Updated crash lab, wind tunnel allow for expanded testing at institute
3:00:41 PM CDT - Thursday, November 04, 2004
There's a light at the end of the tunnel for researchers eager to use a modernized crash dynamics lab and wind tunnel at the National Institute for Aviation Research.
The new upgrades will allow both the wind tunnel and crash lab to expand their customer base. With its $6 million upgrades, the wind tunnel can now handle higher air speeds and temperatures, while crash lab officials are shopping their new $3 million upgrades to the automotive industry.
Final testing is being done on both facilities before they open for business.
Upgrades on the Walter H. Beech Memorial Wind Tunnel are complete and officials in the aerodynamics lab say the tunnel is in "shakedown." During this period, the staff tests how the tunnel functions and makes sure it's reliable. The shakedown also helps staff become familiar with the tunnel upgrades.
Director John Laffen stands inside the new upgraded wind tunnel.
Courtesy photo by NIAR
"By performing several different kinds of wind tunnel tests, we will be able to test not only the system as a whole, but test ourselves as well," said John Laffen, aerodynamics lab director. "This will ensure that we can give our customers the best service available."
Construction was completed May 29, and the results are promising. "The external balance is better than we specified" in the original plans, said Laffen.
The balance, the tunnel's primary means of measurement, was built by Aerotech ATE Ltd., based in Heathfield, England. The new six-component external balance provides precise measurement of aerodynamic loads on test articles.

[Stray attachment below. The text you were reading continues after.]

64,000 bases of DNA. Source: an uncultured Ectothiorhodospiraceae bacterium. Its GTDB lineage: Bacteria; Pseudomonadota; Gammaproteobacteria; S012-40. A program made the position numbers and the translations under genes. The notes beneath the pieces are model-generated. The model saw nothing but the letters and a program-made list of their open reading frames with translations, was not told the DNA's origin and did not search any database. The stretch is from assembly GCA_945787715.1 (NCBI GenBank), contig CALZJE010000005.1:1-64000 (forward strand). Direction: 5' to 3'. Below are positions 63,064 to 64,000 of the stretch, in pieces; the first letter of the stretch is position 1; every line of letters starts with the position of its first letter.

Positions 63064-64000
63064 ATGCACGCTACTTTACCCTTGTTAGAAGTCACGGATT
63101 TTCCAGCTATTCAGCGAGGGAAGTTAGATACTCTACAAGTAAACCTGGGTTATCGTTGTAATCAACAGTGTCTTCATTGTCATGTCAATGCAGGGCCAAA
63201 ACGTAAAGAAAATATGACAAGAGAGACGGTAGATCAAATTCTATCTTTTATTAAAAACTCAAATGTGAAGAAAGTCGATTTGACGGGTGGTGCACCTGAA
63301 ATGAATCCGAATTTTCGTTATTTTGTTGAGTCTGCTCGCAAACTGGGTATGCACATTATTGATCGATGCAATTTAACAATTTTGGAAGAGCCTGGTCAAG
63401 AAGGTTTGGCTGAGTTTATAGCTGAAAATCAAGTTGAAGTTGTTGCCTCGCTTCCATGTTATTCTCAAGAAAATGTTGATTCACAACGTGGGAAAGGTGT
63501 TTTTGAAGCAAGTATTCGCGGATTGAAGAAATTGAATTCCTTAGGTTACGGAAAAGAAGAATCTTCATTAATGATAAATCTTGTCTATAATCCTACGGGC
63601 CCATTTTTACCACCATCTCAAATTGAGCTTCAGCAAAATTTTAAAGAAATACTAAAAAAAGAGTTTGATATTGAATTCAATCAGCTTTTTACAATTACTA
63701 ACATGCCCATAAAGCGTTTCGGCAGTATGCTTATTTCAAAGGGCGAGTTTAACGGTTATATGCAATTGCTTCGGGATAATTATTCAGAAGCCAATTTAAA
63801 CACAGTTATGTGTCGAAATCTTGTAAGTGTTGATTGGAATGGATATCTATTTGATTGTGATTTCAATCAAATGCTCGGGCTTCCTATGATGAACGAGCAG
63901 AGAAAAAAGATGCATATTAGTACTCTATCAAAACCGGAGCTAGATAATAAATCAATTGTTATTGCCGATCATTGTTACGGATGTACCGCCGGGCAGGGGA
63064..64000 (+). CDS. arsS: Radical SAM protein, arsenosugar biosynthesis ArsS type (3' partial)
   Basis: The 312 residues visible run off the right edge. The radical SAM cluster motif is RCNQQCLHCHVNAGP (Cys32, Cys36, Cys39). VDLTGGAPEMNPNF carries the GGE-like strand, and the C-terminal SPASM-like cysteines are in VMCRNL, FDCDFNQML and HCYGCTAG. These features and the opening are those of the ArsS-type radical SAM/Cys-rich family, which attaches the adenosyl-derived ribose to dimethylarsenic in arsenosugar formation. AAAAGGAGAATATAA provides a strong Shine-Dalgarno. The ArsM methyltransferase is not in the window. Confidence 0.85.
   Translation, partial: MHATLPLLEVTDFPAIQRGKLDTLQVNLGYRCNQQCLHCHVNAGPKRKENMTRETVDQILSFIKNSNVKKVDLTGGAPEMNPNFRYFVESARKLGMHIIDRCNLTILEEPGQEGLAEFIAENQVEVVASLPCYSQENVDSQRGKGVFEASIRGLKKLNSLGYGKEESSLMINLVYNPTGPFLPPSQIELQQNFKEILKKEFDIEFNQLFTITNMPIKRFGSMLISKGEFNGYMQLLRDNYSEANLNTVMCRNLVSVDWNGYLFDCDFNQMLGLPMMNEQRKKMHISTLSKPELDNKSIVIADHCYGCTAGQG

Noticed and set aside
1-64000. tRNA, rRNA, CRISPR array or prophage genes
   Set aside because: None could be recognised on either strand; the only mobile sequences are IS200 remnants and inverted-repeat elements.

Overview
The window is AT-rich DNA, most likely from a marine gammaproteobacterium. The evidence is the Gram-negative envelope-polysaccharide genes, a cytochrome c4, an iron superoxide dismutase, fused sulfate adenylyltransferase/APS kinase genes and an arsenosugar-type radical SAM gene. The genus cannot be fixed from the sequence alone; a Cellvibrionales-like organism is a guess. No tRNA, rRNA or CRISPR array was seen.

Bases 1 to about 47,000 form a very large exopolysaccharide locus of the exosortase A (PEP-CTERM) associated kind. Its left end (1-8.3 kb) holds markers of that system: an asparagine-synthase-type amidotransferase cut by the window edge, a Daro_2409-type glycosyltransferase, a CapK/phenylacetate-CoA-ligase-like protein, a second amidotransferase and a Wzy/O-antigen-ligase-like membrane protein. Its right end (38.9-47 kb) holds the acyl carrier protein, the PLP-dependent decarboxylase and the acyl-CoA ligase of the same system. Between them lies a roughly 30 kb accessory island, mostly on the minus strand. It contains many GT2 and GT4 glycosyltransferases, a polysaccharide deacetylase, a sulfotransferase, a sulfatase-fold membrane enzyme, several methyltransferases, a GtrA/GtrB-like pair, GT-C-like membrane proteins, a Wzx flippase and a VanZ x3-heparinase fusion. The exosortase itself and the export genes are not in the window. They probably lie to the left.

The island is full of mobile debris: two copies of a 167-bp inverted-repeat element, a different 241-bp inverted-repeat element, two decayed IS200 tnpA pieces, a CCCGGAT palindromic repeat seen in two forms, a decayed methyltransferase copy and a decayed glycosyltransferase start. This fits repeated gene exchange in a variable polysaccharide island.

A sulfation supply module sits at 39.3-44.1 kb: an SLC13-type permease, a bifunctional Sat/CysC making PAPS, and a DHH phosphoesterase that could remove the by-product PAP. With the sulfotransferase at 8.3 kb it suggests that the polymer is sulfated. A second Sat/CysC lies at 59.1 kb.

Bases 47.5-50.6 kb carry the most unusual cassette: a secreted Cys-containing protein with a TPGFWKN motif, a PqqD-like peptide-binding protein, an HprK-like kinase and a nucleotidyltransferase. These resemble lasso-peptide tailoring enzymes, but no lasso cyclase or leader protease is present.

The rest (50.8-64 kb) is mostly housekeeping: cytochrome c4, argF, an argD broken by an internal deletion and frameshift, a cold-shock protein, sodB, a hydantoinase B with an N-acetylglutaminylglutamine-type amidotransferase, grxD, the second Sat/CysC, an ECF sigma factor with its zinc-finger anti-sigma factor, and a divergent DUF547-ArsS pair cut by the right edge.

Airspeeds in excess of 230 mph have been observed with test section temperature below 95 degrees. Before the upgrades, the tunnel's speed was confined to approximately 150 mph winds and its temperature would frequently rise above 150 degrees. The tunnel could only be operated for approximately one hour before the air temperature would get too high for testing to continue.
The constraints limited some testing for the tunnel's diverse clientele which includes aviation and nonaviation businesses.
The testing process has gone well, although there have been a few hitches. During an accelerated fan start to more than 230 mph in less than 30 seconds, negative pressures generated in the test section lifted the turntable out of the floor. As a result, the test section had some damage, leading to a new turntable design and replacement parts.
The final segment of the project involves developing and testing a new computer-based data acquisition system. With this system, businesses will be able to view results via the Internet instead of being at the lab.
"It's exciting to see the tunnel run and perform better than we had anticipated, especially after years of work leading up to this point," said Laffen. "I believe our clients will be quite impressed with our capabilities when our commercial testing resumes."
Meanwhile the upgraded Crash Dynamics Laboratory is expected to become operational by mid-November and reopen for business in January.
The new horizontal crash system will be an accelerator crash sled, meaning that the impact will initially take place and then use the crash sled rails to decelerate to a safe level of speed.
Currently the lab is only able to do component testing for aviation, but the upgrade will allow expansion into the automotive industry. Testing on air bags, child safety seats and other components will be possible as well.
In addition to the new sled, the lab expanded to include a client work/office space and two technical support rooms. The photographic lighting system will also be replaced.
With so many improvements, the lab staff is introducing themselves to the automotive neighborhood. Lab personnel have already attended automotive trade shows.
"It's such a tremendous improvement that we can't wait for it to be done," said Joseph Mitchell, lab director. "We're ready to show our clients what we can do."
— Compiled by Joe Kleinsasser